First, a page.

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Title:Amphiphilic hyperbranched polyglycerols for industrial and biomedical applications
Author(s):Andrade, Brenda
Director of Research:Zimmerman, Steven C.
Doctoral Committee Chair(s):Zimmerman, Steven C.
Doctoral Committee Member(s):Moore, Jeffrey S; Van der Donk, Wilfred A.; Kong, Hyunjoon
Department / Program:Chemistry
Discipline:Chemistry
Degree Granting Institution:University of Illinois at Urbana-Champaign
Degree:Ph.D.
Genre:Dissertation
Subject(s):hyperbranched glycerols, SPION clusters, nonionic surfactants
Abstract:Hyperbranched polyglycerols (HPGs) are a versatile and biocompatible class of polymers that have garnered considerable attention within the scientific community, because of their facile synthesis and chemical adaptability. HPGs are used in a number of areas of research, including live cell encapsulation, cell surface decoration, and antifouling coatings. The wide range of uses exemplify their modularity and utility. Herein, we report two distinct amphiphilic HPG materials designed for applications in nanomedicine and industry. Theranostic agents have the potential to provide solutions for the detection, targeting and treatment of cancer and cardiovascular disease, two of the most prevalent medical conditions of developed nations. These agents have been produced from polymers, nanoparticles, and vesicles that are conjugated with small molecules and biomacromolecules to gain specify selectivity and function. Harnessing the adaptability of HPGs, an amphiphilic material with a Janus architecture was generated for the assembly of superparamagnetic iron oxide nanoparticle (SPION) clusters to serve as MRI contrast agents. The Janus HPGs (HPG-R) were synthesized by initiation of ring-opening multi-branching polymerization (ROMBP) of glycidol using resorcin[4]arene cavitand. The resorcin[4]arene, a cyclic macrocycle of resorcinol, has eight phenolic hydroxyls on one side and four aliphatic “feet” in the opposite side, providing a hydrophobic base for HPG-R. Using HPG-R as an emulsifying agent, SPION clusters with diameters between 89 - 96 nm were formed, imaged via transmission electron microscopy (TEM), and their T2 relaxivities (r2) were measured. The SPION clusters assembled with HPG-R had r2 = 525 - 595 mM-1s-1 and were comparable to previously reported SPION clusters of this size. Throughout industry, surface active agents, also known as surfactants, are the most multipurpose chemical substance. These additives serve to stabilize the interface of mixtures with incompatible properties in detergents, coatings, cosmetics, and medical formulations. Nonionic surfactants are often used in aqueous rich mixtures because they tolerate the presence of metal ions and variations in pH but are sensitive to high temperature and salinity. The surfactant properties of nonionic amphiphilic HPGs prepared with hydrophobic initiators of varying size and structure were investigated. The cloud points for all HPG surfactants were found to be >80 °C in deionized water with >1 wt% NaCl. The HPG surfactants with hydrophiliclipophilic balance (HLB) values between 16-18 were found to form stable octanol/water (o/w) emulsions within a 24 h period. Several surface properties, including critical micelle concentration (CMC), efficiency of surface tension reduction (pC20), effectiveness of surface tension reduction (γCMC), surface excess concentration at the CMC (Γmax), minimum area/molecule at the interface (Amin), and the CMC/C20 ratio of all the HPG surfactants were measured in deionized water at 22.6 °C. In general, increasing HPG size was marked by an increase in minimum surface area per molecule (Amin) at the aqueous liquid/air interface. This increase in size also led to lower CMC and greater pC20 values in the Tergitol 15-S-7 series of surfactants.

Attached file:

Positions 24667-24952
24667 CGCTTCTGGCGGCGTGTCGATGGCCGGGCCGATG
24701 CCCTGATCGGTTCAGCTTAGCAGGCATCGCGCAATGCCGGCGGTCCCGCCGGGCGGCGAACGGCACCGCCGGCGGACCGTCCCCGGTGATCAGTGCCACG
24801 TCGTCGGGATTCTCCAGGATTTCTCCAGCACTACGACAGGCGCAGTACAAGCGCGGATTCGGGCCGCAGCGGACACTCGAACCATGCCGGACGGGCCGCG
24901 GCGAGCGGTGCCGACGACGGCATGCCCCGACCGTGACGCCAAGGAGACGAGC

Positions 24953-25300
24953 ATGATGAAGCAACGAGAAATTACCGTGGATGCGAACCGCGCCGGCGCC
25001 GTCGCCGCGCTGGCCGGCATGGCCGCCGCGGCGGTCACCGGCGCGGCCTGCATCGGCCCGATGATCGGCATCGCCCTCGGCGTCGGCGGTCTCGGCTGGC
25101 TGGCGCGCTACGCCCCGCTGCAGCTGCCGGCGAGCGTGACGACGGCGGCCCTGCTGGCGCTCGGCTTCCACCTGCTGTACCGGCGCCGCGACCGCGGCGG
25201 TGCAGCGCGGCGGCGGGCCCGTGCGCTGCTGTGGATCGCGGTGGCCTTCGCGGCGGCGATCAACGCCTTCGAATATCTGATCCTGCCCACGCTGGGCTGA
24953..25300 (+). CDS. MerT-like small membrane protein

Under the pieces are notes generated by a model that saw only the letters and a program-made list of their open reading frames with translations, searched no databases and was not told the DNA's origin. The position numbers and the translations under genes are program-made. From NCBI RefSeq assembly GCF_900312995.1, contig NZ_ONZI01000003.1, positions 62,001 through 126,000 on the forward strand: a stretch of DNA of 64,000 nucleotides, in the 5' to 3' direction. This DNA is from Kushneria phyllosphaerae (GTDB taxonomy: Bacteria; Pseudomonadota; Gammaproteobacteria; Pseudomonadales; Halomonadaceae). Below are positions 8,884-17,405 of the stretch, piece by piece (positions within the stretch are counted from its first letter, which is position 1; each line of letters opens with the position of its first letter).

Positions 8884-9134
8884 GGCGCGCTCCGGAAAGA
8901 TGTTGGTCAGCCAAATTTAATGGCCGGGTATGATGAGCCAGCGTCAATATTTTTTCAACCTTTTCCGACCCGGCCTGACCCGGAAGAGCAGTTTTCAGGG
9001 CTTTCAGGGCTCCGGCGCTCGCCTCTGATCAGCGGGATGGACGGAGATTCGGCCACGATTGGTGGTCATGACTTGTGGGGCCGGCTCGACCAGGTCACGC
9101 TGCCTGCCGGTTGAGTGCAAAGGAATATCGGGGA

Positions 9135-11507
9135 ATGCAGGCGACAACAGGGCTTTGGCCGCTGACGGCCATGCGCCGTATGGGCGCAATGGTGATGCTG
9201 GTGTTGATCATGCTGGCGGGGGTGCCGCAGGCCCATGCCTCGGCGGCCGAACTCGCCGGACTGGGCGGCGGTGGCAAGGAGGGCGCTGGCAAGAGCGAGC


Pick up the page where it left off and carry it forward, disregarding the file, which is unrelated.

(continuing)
Issue Date:2019-11-11
Type:Text
URI:http://hdl.handle.net/2142/106441
Rights Information:Copyright 2019 Brenda Andrade
Date Available in IDEALS:2020-03-02
Date Deposited:2019-12


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